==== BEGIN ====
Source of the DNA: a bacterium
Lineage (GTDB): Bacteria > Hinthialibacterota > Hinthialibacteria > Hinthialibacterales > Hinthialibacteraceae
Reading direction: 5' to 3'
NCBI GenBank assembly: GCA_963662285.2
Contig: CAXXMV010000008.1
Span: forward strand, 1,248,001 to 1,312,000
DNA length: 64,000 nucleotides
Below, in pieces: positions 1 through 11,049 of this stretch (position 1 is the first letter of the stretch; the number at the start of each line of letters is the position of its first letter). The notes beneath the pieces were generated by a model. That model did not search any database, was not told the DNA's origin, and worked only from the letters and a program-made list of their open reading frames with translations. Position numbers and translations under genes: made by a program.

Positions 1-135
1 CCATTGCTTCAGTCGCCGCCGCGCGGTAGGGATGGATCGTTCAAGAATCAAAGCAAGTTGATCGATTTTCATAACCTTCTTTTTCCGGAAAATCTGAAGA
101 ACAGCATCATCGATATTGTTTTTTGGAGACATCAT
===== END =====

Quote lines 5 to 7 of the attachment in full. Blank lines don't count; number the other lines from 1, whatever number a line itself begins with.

Contig: CAXXMV010000008.1
Span: forward strand, 1,248,001 to 1,312,000
DNA length: 64,000 nucleotides